Having defined the problems of venous thromboembolism, Professor Vijay Kakkar then pioneered new methods for its detection, prevention and treatment. In the early 1970s, he established that deep vein thrombosis / pulmonary embolism could be prevented in surgical patients by using a fixed low dose of heparin, an anticoagulant.
In 1975, a major mortality outcome study ‘The International Multicentre Trial’ (Kakkar W, et al. 1975 Prevention of fatal postoperative pulmonary embolism by low doses of heparin. Lancet, 306: 45-64) coordinated by the Thrombosis Research Institute validated Professor Kakkar’s original research into the prevention of peri- and post-operative death from pulmonary embolism. This trial, considered the seminal work in the field, found that heparin prophylaxis reduces death from pulmonary embolism, saving seven lives for every 1,000 operated patients.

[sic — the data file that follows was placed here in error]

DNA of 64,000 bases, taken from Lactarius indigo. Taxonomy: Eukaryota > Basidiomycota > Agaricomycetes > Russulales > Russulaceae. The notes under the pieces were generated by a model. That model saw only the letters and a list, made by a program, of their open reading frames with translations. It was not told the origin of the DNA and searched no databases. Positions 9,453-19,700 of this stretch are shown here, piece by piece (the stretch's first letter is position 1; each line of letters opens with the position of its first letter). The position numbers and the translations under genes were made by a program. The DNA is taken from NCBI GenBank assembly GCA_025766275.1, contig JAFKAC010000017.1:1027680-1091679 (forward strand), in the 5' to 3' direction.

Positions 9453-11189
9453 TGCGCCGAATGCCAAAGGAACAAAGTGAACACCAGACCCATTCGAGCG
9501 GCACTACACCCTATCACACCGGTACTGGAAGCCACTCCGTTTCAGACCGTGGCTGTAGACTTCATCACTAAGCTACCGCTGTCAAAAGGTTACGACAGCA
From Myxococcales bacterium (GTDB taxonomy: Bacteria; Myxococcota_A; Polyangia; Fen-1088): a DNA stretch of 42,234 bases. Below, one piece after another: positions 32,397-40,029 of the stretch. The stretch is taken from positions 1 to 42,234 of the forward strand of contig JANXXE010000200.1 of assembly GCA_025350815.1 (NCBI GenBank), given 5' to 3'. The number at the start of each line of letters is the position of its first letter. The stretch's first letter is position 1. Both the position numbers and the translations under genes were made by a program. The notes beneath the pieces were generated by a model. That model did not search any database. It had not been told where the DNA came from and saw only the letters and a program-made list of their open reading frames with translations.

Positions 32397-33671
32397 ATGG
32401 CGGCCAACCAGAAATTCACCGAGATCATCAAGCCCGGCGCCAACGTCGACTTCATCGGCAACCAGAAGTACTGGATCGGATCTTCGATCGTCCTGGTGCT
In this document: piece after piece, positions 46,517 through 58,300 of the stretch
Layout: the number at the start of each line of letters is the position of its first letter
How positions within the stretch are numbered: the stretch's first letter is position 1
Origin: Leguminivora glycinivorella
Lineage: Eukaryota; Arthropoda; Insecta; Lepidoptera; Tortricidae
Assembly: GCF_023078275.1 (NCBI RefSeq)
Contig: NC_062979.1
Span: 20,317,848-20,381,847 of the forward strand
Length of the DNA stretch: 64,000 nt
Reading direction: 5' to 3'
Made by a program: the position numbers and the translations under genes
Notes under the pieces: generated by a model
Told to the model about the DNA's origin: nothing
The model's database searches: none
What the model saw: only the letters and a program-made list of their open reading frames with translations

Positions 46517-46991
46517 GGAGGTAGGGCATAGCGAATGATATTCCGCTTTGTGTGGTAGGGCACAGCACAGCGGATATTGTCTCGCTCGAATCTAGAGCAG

In 1982, the first clinical evaluation of low molecular weight heparin in the prevention of deep vein thrombosis was published by staff at the Institute. Since then, a continuous programme of basic and clinical research has further evaluated these agents for the prevention of both arterial and venous thromboembolism, helping to establish low molecular weight heparins as the gold standard for antithrombotic therapy over several decades.
These methods are now used throughout the world and have resulted in the near eradication of deaths due to thrombosis in high risk patients undergoing major surgery, saving approximately 300,000 lives per year worldwide.
The Thrombosis Research Institute is among only a handful of organisations in the world undertaking a multidisciplinary approach to thrombosis research by bringing together clinicians and scientists involved in basic research.